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APIs, or application programming interfaces, define and implement rules that allow applications to communicate and interact with one another. An API specifies the types of calls and requests that one application can make to another, how to make those requests, the data formats that must be used, and the conventions that clients must adhere to.

REST APIs (Representational State Transfer) and gRPC APIs (gRPC Remote Procedural Call) are two distinct architectural styles for constructing APIs.

RPC (Remote Procedure Call) is the oldest and most traditional API style. It requests a service from a remote server using procedure calls. RPC APIs are difficult to integrate and risk leaking internal implementation details.

REST was introduced in 2000 to address this issue and make APIs more accessible. It provided a consistent way to access data indirectly, through resources, using generic HTTP methods such as GET, POST, PUT, and DELETE. REST APIs are self-explanatory. This was the primary distinction between RPC and REST, as RPC addresses procedures, and it is difficult to predict which procedures may exist on different systems.

gRPC modernizes the old RPC design method by making it interoperable, modern, and efficient.

The REST API has been a pillar of web programming for a long time. However, gRPC has recently begun to encroach on its territory. It turns out that there are some very good reasons for that. In this tutorial, we will learn about the gRPC API and how it differs from the REST API.

Protobuf vs. JSON

One of the biggest differences between REST and gRPC is the format of the payload. REST messages typically contain JSON. This is not a strict requirement, and in theory, you can send a response in any format, but in practice the whole REST ecosystem is focused on JSON. It is safe to say that, with very few exceptions, REST APIs accept and return JSON. 

gRPC, on the other hand, accepts and returns Protobuf messages. Protobuf is a very efficient and packed data format. Protocol Buffers (Protobuf) is a data serialization format developed by Google. It stores structured data in binary format efficiently and compactly, allowing for faster transfer over network connections. JSON, on the other hand, is a textual format. JSON contains only messages and no schema, whereas Protobuf not only has messages but also includes a set of rules and schemas to define these messages. You can compress JSON, but then you lose the benefit of a textual format that you can easily expect.


    "Customer" : 
            "name" : "Jane Doe",
            "id" : 1001,
            "email" : ""


message Customer {
 required string name = 1;
 optional int32 id = 2;
 optional string email = 3;

HTTP/2 vs. HTTP 1.1

Let's compare the transfer protocols used by REST and gRPC. As stated previously, REST relies heavily on HTTP (typically HTTP 1.1) and the request-response model. In contrast, gRPC uses the more recent HTTP/2 protocol. HTTP (Hypertext Transfer Protocol) is a top-level application protocol that exchanges information between a client computer and a local or remote web server. It has been in use since 1989.

There are several problems that plague HTTP 1.1 that HTTP/2 fixes. Here are the significant ones:

HTTP 1.1 Is Too Big and Complicated

HTTP 1.0 RFC 1945 is a 60-page RFC. HTTP 1.1 was originally described in RFC 2616, which ballooned up to 176 pages. However, later the IETF split it up into six different documents—RFC 7230, 7231, 7232, 7233, 7234, and 7235—with an even higher combined page count. HTTP 1.1 allows for many optional parts that contribute to its size and complexity.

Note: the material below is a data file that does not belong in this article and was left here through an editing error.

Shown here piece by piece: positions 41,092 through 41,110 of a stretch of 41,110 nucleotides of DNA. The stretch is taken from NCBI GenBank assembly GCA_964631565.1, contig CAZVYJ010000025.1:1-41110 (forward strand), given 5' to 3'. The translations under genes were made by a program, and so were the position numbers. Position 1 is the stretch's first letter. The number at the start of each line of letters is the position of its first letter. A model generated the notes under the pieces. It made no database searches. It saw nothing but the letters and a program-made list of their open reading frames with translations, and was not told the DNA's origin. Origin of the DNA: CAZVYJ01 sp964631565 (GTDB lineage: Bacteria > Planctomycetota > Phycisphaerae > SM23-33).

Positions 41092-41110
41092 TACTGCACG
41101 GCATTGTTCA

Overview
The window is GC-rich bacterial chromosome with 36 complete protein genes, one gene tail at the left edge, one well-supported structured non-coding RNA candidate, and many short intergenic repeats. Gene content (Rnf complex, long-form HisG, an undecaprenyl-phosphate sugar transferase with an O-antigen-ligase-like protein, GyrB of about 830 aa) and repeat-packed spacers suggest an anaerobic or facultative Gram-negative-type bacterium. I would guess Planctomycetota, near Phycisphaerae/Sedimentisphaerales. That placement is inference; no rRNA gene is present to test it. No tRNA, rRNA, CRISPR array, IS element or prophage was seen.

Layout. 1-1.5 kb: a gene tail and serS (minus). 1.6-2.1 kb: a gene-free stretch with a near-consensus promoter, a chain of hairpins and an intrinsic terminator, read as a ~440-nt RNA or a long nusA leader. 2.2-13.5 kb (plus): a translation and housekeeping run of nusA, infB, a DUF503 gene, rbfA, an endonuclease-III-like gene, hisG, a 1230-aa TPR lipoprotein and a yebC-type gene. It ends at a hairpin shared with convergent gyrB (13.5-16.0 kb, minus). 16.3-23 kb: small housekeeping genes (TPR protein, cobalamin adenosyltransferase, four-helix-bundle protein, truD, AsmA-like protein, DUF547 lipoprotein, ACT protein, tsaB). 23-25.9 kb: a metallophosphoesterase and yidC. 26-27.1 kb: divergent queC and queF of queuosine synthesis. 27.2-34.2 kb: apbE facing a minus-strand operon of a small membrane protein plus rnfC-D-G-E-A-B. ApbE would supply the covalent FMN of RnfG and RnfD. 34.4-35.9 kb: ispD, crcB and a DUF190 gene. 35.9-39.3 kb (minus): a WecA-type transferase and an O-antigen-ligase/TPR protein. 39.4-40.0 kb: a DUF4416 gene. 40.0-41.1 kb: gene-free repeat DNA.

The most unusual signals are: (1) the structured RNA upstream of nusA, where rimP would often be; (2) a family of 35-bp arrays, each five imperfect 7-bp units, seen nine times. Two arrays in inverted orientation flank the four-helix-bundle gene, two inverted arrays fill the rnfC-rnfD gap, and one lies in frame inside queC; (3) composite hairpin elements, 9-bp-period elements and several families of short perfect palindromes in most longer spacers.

The Growth of Page Size and Number of Objects

The trend for web pages is to increase both the total size of the page (1.9 MB on average) and the number of objects on the page that require individual requests. Since each object requires a separate HTTP request, this multiplication of separate objects increases the load on web servers significantly and slows down page load times for users.

Latency Issues

HTTP 1.1 is sensitive to latency. Latency is the amount of time it takes for a packet of data to travel from one location to another. HTTP/2 outperforms HTTP/1.1 on high-latency connections. This is because HTTP/2's support for binary framing and header compression in the new version of the protocol makes communication faster and needs fewer round trips. For each request, a TCP handshake is needed, and the more requests there are, the longer it takes for a page to load. The ongoing improvement in available bandwidth doesn't solve these latency issues in most cases.

Head of Line Blocking

Head of Line blocking refers to the fact that each client has a limited number of TCP connections to a server and must wait for the previous request on the same connection to complete before making a new request. The number of connections per hostname used to be limited to two, but it is now between 6 and 8.

HTTP/1.1 introduced the "pipelining" feature, which allowed a client to send multiple HTTP requests over the same TCP connection. However, HTTP/1.1 still required responses to arrive in order, so it did not completely solve the HOL problem, and it is still not widely used today. With HTTP pipelining, a request can be sent while waiting for the response to a previous request. This creates a queue. But that introduces other problems. If the request gets stuck behind a slow request, then the response time will suffer. 

There are other concerns, like performance and resource penalties when switching lines. At the moment, HTTP pipelining is not widely enabled.

HTTP/2 addresses the HOL problem by multiplexing requests over the same TCP connection, allowing a client to make multiple requests to a server without having to wait for the previous ones to complete, as responses can arrive in any order.

How HTTP/2 Addresses the Problems